Clinical Trial on New Treatment for Plantar Fasciitis

Plantar fasciitis is a common clinical problem of the heel in athlete. This press release is about a new treatment that is undergoing testing:

MiMedx Concludes Enrollment for Phase 3 Plantar Fasciitis Trial

MARIETTA, Ga., Sept. 17, 2020 (GLOBE NEWSWIRE) — MiMedx Group, Inc. (OTC PINK: MDXG) (“MiMedx” or “the Company”), an industry leader in advanced wound care and an emerging therapeutic biologics company, today announced the conclusion of enrollment for a Phase 3 study of plantar fasciitis, an inflammation of the fibrous tissue along the bottom of the foot that results in intense pain. This key clinical trial explores how placental science may address and treat musculoskeletal pain and function disorders. The study has met its timelines.

Plantar fasciitis is an all-too-common, debilitating and painful foot condition that challenges both patients and clinicians. Several months to years of treatment may be required with conservative therapies before symptoms subside, and I believe plantar fasciitis represents a significant unmet patient need,” said Stuart Miller, M.D., Principal Investigator, Department of Orthopaedic Surgery, MedStar Union Memorial Hospital, and Assistant Professor, Department of Orthopaedic Surgery, Johns Hopkins University School of Medicine, Baltimore, Maryland. “This is a landmark study that will help us advance the science and elevate the standard of care for millions of patients; I look forward to analyzing and publishing the data regarding treatment efficacy for this musculoskeletal condition. Our progress to date is all the more gratifying given the dampening effect of the pandemic on patient enrollment. This study is designed to provide statistically significant evidence of efficacy for this biologic treatment to reduce pain and improve function.”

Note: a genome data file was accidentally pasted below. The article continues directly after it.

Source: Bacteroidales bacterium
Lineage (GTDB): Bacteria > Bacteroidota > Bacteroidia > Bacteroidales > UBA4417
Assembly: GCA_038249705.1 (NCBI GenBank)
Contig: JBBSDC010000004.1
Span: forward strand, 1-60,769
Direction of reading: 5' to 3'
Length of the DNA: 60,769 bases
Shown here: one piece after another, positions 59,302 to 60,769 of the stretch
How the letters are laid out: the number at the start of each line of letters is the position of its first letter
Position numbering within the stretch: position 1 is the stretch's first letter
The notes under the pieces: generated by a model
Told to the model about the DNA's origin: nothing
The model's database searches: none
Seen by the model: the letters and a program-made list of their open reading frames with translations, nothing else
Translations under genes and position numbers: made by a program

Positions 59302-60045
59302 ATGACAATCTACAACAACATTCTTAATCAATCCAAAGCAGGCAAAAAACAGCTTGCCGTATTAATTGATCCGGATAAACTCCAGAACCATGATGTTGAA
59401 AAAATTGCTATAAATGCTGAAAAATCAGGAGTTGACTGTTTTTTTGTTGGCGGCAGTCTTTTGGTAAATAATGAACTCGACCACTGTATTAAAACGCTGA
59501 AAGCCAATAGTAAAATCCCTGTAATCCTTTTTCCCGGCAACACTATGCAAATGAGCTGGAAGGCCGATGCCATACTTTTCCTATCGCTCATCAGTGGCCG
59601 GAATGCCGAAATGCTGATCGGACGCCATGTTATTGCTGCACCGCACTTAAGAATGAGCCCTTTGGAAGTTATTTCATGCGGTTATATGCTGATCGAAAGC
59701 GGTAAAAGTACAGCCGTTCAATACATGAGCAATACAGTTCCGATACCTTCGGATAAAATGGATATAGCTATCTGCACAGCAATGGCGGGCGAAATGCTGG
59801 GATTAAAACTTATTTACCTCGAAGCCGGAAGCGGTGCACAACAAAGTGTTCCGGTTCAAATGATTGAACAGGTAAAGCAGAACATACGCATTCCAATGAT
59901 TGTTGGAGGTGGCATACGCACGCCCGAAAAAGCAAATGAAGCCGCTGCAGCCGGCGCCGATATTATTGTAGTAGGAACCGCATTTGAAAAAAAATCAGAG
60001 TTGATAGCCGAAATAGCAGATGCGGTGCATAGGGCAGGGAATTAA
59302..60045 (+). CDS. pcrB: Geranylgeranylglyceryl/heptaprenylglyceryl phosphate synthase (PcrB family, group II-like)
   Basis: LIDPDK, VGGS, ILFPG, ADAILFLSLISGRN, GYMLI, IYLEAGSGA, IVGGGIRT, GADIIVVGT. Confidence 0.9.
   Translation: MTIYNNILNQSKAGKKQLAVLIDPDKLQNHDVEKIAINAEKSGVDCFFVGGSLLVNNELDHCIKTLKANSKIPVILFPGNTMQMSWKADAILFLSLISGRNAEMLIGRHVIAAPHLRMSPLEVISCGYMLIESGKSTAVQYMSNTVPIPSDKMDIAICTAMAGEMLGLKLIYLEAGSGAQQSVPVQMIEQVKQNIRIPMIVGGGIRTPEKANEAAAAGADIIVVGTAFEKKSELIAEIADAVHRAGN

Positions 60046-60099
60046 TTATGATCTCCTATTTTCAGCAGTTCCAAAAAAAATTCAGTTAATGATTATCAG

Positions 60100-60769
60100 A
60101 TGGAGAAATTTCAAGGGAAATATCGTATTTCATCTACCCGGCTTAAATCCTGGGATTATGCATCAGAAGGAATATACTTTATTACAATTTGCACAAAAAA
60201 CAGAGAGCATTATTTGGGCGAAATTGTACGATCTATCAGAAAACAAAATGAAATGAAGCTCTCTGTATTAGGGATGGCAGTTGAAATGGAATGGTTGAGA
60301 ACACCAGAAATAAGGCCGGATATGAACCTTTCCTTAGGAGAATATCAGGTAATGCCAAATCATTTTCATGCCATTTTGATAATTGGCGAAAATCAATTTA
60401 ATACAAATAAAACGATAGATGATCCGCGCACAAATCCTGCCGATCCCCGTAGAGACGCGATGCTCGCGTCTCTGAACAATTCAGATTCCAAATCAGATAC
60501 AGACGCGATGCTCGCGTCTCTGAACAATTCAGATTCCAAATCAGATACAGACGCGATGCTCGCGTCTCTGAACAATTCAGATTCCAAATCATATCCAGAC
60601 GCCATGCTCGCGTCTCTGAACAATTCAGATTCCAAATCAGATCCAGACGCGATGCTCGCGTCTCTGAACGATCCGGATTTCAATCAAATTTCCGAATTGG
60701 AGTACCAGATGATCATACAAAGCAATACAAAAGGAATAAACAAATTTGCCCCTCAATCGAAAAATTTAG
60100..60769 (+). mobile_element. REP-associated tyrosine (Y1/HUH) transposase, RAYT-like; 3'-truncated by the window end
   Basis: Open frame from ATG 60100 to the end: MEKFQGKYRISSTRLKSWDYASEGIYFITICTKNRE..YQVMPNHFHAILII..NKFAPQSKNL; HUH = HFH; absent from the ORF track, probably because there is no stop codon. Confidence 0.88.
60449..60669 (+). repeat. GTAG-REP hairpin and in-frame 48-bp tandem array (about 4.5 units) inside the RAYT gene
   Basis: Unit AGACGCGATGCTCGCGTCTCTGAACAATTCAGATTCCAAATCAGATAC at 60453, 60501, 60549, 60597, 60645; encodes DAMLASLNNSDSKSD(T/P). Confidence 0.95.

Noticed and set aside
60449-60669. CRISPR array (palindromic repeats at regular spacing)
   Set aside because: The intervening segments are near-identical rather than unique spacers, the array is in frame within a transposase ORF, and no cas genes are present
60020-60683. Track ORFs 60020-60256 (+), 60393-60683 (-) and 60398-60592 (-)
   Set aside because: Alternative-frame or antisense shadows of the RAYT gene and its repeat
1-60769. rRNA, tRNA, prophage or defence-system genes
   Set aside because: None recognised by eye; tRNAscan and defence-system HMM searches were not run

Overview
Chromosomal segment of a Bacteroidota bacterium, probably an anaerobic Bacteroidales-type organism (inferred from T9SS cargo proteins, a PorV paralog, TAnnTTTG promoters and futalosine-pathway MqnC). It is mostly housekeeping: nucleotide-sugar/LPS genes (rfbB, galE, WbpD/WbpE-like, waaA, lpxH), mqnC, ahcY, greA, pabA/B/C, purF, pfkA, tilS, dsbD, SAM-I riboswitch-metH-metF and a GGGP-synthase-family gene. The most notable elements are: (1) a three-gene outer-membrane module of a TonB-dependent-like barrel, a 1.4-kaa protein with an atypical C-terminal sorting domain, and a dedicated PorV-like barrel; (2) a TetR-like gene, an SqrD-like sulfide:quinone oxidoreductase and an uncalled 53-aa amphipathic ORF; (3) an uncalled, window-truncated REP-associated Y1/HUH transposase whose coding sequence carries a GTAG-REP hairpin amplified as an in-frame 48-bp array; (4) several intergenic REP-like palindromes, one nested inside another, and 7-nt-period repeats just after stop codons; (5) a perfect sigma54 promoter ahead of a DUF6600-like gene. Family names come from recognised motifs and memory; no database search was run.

More than two million people are treated for plantar fasciitis inflammation in the United States annually. In 10% of patients treated with traditional measures, the condition progresses to chronic plantar fasciitis-related pain – recovery from which is lengthy and recurrence of which is very common, with an estimated $284 million annual national economic burden. The current treatment algorithm aims to maintain arch shape, modify foot loading and/or improve shock absorbency of the heel through night splints and orthotics. While they may assist in reducing pain associated with plantar fasciitis, these treatments do not address the root cause of the condition, which is thought to be both degenerative and inflammatory.

Timothy R. Wright, MiMedx Chief Executive Officer, commented, “Given the variability of efficacy, cost, and potential side effects of available plantar fasciitis treatment options, additional evidence-based alternatives are needed urgently. As a pioneer in the development of placental tissue technology, following through on clinical research is part of our mission to improve patient outcomes. Using our placental science platform to address the unmet need posed by plantar fasciitis is just one of the critical ways that we are exploring its application to improve people’s lives. We look forward to sharing the results of this trial in 2021.”

About the MiMedx Plantar Fasciitis Trial
This study is a Phase 3, prospective, double-blinded, randomized controlled trial of the micronized dehydrated Human Amnion Chorion Membrane (dHACM) injection as compared to saline placebo injection in the treatment of plantar fasciitis. The trial enrolled 276 patients between the ages of 21 and 79 years, with an investigator-confirmed diagnosis of plantar fasciitis for ≥ 1 month (30 days) and ≤ 18 months. Patients were required to have a Visual Analog Scale (VAS) Pain scale of ≥ 45 mm at randomization and be receiving conservative treatment for ≥ 1 month (30 days), including any of the following modalities: Rest, Ice, Compression, Elevation (RICE); stretching exercises; NSAIDs or orthotics. The primary endpoints are change in VAS for Pain at 90 Days and incidence of related adverse events at 180 days, serious adverse events and unanticipated events during the first 12 months post-injection. Secondary endpoints include self-reported responses to the Foot Function Index – Revised (FFI-R) at 90 days.

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